acquisitions as one key way that Infosys could transform itself into a truly global organization and
drew up a list of parameters to identify potential candidates for acquisition in the near future (see
Exhibit 5). These guidelines stipulated that any potential acquisition should:
· Be operating in a niche area – not competing with larger product companies
· Have a high post-sale implementation and customization component
· Have an established base of around 200 to 300 customers with high retention
· Create synergy with Infosys’ existing services and have the potential to apply the
offshore development model
The political situation in India was in turmoil again in spring 1999. The existing
government, which was formed by a weak coalition of regional parties, had fallen apart and no
single party was able to form a government to rule the country. In a move reminiscent of a few
years ago, the President had dissolved the parliament and ordered fresh elections for the fall of
1999. A caretaker government was appointed to rule through till the elections. All policies were
frozen, and although the stock markets in India had taken a beating, they rebounded when the
major parties involved in the election had vowed to keep economic reforms moving ahead at the
pace set by their predecessors. Although businesses were always cautious, Infosys moved
ahead in its globalization program with renewed optimism.
Murthy knew Infosys had a formidable task ahead of it if it was to make its globalization
effort a success. By splitting the work between Nilekani and himself, he hoped to erode some of
the firm’s recent stock market losses. Analysts viewed the dual leadership role favorably, as it
allowed focused concentration on the globalization program. The concerns expressed in the
Economic Times editorial (i.e., regarding the sustainability of the cost advantage) remained in his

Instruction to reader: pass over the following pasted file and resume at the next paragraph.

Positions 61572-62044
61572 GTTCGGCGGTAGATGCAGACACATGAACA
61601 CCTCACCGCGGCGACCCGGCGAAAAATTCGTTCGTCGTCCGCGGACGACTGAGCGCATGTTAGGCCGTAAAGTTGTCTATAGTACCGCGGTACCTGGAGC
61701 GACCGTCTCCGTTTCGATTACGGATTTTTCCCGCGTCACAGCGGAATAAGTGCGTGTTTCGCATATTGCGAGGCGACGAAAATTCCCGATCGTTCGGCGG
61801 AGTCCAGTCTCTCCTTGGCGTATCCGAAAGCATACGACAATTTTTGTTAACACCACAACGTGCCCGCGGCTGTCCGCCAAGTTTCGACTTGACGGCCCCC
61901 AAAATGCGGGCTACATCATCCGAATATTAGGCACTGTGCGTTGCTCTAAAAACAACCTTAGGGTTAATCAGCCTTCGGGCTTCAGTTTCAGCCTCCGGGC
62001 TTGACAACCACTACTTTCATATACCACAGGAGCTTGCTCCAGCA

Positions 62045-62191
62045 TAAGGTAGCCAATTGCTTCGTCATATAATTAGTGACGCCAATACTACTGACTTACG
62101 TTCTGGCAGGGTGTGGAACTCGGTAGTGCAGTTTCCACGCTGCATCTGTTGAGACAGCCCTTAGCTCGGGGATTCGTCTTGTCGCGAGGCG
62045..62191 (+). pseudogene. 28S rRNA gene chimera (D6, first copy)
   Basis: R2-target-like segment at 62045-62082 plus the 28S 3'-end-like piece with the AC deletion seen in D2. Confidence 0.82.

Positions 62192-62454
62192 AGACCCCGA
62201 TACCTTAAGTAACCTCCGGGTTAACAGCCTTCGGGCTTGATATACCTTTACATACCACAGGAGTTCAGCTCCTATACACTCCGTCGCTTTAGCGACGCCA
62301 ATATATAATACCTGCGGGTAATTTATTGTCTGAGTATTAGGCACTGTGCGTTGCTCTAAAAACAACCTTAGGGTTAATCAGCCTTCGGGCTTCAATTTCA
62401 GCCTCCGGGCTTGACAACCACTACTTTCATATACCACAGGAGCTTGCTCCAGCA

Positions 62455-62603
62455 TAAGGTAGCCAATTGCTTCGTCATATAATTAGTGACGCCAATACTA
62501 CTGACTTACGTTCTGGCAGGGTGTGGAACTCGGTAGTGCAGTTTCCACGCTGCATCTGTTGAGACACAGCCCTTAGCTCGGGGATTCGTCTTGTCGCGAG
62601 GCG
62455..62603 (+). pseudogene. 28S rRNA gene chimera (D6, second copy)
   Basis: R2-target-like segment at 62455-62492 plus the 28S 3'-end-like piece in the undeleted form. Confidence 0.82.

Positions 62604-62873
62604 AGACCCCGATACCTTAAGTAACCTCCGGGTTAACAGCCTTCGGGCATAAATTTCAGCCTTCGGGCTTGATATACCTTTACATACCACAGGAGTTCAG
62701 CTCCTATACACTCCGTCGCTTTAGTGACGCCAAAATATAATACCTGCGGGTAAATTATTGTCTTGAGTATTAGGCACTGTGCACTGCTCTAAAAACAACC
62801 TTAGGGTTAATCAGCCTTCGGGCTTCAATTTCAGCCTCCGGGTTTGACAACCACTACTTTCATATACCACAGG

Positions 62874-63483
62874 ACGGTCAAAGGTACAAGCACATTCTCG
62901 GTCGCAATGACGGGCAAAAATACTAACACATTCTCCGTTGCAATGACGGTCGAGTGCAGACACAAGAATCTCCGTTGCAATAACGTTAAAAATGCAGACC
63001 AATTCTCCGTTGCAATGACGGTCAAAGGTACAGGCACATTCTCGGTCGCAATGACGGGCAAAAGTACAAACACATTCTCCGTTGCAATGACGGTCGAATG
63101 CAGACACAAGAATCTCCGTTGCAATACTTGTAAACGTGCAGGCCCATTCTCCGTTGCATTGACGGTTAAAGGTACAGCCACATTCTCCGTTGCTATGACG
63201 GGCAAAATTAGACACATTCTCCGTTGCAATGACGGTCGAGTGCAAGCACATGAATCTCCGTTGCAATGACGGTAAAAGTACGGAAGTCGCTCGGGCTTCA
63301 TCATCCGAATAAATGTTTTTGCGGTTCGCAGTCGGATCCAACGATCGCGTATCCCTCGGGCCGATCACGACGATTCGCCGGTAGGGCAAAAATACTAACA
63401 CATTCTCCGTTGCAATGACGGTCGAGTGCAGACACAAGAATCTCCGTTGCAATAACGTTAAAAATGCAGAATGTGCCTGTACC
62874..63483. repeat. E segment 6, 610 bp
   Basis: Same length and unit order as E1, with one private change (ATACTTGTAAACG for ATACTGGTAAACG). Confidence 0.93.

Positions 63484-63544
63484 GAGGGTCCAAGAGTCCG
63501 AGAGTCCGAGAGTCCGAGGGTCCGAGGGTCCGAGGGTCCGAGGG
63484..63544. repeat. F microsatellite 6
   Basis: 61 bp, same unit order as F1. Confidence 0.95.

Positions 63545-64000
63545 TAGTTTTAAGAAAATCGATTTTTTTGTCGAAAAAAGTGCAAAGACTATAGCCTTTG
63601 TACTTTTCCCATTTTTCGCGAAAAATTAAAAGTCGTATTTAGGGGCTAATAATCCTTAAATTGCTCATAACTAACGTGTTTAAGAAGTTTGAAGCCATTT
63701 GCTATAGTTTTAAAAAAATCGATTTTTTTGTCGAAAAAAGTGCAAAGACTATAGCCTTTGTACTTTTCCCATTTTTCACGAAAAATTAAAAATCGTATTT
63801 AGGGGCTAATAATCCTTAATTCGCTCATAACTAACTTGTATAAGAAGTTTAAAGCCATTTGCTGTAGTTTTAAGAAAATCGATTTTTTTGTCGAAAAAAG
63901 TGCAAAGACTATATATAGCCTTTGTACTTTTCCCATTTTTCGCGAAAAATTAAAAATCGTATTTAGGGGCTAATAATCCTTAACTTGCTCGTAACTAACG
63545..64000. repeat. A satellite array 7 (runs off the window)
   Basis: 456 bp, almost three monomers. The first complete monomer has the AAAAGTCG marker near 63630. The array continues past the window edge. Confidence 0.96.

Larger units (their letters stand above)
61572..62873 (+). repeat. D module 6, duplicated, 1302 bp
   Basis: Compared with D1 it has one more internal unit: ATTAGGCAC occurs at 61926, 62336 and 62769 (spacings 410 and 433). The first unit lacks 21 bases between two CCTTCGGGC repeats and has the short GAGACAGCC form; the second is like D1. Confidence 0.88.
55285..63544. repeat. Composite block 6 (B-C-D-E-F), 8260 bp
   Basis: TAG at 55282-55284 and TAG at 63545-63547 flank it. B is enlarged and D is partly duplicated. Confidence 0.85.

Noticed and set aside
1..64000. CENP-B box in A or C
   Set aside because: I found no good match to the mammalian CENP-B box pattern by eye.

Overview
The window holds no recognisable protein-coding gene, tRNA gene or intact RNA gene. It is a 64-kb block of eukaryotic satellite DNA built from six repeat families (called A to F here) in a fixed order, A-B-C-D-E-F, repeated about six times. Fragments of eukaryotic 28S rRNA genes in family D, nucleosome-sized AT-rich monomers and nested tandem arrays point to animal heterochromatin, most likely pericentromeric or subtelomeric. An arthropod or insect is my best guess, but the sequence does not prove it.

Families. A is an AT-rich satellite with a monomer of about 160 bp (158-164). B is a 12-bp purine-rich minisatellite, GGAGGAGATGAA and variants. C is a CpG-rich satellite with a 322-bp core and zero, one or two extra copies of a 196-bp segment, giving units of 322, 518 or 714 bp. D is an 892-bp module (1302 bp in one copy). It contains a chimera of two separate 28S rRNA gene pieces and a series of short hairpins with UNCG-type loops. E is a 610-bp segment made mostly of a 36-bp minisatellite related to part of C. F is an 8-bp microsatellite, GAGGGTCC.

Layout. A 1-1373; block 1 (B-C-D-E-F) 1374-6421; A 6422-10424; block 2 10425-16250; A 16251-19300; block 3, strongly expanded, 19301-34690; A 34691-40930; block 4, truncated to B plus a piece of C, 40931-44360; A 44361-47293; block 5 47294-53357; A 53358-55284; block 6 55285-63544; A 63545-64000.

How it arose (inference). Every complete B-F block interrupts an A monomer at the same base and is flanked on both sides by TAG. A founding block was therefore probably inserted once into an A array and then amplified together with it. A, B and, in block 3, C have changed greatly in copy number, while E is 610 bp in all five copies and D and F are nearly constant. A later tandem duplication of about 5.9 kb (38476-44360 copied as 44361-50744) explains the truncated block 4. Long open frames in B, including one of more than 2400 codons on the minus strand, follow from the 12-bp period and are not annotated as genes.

mind, but he nonetheless wanted to move the company’s expansion plans forward. He felt that
increased costs could be more than offset by the added quality and value that they would provide
their customers. Yet eroding margins would lead only to reduced profits, and the stock market
had already demonstrated that it would not look favorably on such a move (as was evidenced by
the decline in Infosys’ stock price on the BSE in April.) With the ADR in place, Murthy knew that
Infosys was responsible to an added group of shareholders and analysts located many miles
away in the US. In a broadcast call to announce results to analysts and investors in the US
market, Infosys’ management was asked many questions on its future strategy. Although most
analysts concurred that the outlook for the company looked good, some worried about the
viability of the offshore delivery model and wondered what Infosys was doing to ensure a
sustainable advantage over its competition.8
In May 1999, Infosys’ board of directors assembled to take stock of the firm’s situation
and plan its future globalization strategy. Murthy, Nilekani, Raghavan, Dinesh, Gopalakrishnan,
and Phaneesh Murthy - head of worldwide sales, among others, attended the meeting. The
meeting began with an evaluation of the company’s strengths and policies that had contributed to
its success. Several key factors were identified (see Exhibit 6 for an exhaustive list of factors to
which Infosys’ success could be attributed):
· Infosys had an excellent management team comprising individuals with mutually exclusive
yet complementary skills.
· The company had a knack for consistently attracting and retaining the best talent available
due in a large part to its unique culture and management style.
· It had developed a clear vision and strategy that was closely monitored and adjusted as the
· All issues raised were transaction-based and oriented. Only valuable comments were
respected and non-contributing members were not entertained. In fact, Infosys had recently